A blog maintained by Tevita Kete, PGR Officer
Secretariat of the Pacific Community (SPC), Suva, Fiji Islands
This weblog documents the activities of Pacific Agricultural Genetic Resources Network (PAPGREN), along with other information on plant genetic resources (PGR) in the Pacific.
The myriad varieties found within cultivated plants are fundamental to the present and future productivity of agriculture. PAPGREN, which is coordinated by the Land Resources Division of the Secretariat of the Pacific Community (SPC), helps Pacific countries and territories to conserve their crop genetic diversity sustainably, with technical assistance from the Bioversity International (BI) and support from NZAID and ACIAR.
SPC also hosts the Centre of Pacific Crops and Trees (CEPaCT). The CEPaCT maintains regional in vitro collections of crops important to the Pacific and carries out research on tissue culture technology. The CEPaCT Adviser is Dr Mary Taylor (MaryT@spc.int), the CEPaCT Curator is Ms Valerie Tuia (ValerieT@spc.int).
PAPGREN coordination and support
Mr William Wigmore
Mr Adelino S. Lorens
Dr Lois Englberger
Mr Apisai Ucuboi
Dr Maurice Wong
Mr Tianeti Beenna Ioane
Mr Frederick Muller
Mr Herman Francisco
Ms Rosa Kambuou
Ms Laisene Samuelu
Mr Jimi Saelea
Mr Tony Jansen
Mr Finao Pole
Mr Frazer Bule Lehi
Interested in GIS?
Monday, February 13, 2006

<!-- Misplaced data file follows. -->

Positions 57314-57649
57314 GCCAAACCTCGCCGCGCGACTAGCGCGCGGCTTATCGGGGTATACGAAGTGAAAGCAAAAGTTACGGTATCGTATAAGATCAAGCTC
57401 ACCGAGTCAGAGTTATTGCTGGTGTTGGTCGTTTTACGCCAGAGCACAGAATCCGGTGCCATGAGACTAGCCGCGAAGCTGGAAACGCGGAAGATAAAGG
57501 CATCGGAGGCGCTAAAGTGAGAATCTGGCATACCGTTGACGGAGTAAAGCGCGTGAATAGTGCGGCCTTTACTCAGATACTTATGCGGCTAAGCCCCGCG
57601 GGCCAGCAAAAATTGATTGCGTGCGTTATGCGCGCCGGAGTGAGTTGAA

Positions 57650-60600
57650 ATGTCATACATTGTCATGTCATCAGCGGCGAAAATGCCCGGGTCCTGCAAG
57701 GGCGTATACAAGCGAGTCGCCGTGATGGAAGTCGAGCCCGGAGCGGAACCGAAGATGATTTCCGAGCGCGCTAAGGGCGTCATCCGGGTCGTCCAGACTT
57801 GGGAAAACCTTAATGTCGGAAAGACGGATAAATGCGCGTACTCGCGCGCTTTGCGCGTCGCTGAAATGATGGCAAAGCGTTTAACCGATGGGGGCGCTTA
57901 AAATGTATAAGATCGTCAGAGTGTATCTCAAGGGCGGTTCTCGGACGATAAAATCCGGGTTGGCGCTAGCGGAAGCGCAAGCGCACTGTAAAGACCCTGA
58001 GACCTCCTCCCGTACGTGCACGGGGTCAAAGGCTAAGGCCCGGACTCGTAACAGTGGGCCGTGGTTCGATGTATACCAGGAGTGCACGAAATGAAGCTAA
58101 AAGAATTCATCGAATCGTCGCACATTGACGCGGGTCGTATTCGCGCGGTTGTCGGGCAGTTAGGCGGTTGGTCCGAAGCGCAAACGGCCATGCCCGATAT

Posted 4:52 PM by Luigi
Evaluation of variability among breeding lines and cultivars of taro (Colocasia esculenta) in Papua New Guinea using ISSR fingerprinting and agro-morphological characterization
Agro-morphological characterization and inter-simple sequence repeat (ISSR) DNA fingerprinting were used to evaluate variability among selected Papua New Guinean (PNG) taro (Colocasia esculenta) accessions. Twenty-three discriminatory descriptors selected from the International Plant Genetic Resources Institute (IPGRI, 1999) descriptor list were combined with ISSR markers to characterize 13 taro accessions. Genotyping data were obtained via polymerase chain reaction (PCR) with three ISSR primers: (GA)9AT, (GA)9AC and (ACC)6Y. Initial evaluation of the agro-morphological variation indicated that the total variation observed appeared to be associated with colours of corm flesh, corm cortex and petiole, stolon formation, corm shape, lamina orientation and lamina vein pattern. All genotypes were separated as distinct morphotypes, providing useful information for development of a minimum descriptor list. ISSR primers generated complex banding patterns, with primer (GA)9AC amplifying fewer but proportionately more (90%) polymorphic fragments. Fingerprinting with three ISSR primers enabled the identification of closely related genotypes and the separation of those that were distantly related. Little correlation was found in between the agro-morphological and molecular data in the clusters generated. However, the two types of data provided complementary information on the existing diversity and available genotypes that can be immediately used by the breeders.
By T. Okpul E.S. Mace I.D. Godwin D. Singh M.E. Wagih
Article published in Plant Genetic Resources Newsletter No.143, 2005 in English Page 8 to 16
* Comments:Post a Comment
Agrobiodiversity Weblog: For discussions of conservation and sustainable use of the genetic resources of crops, livestock and their wild relatives.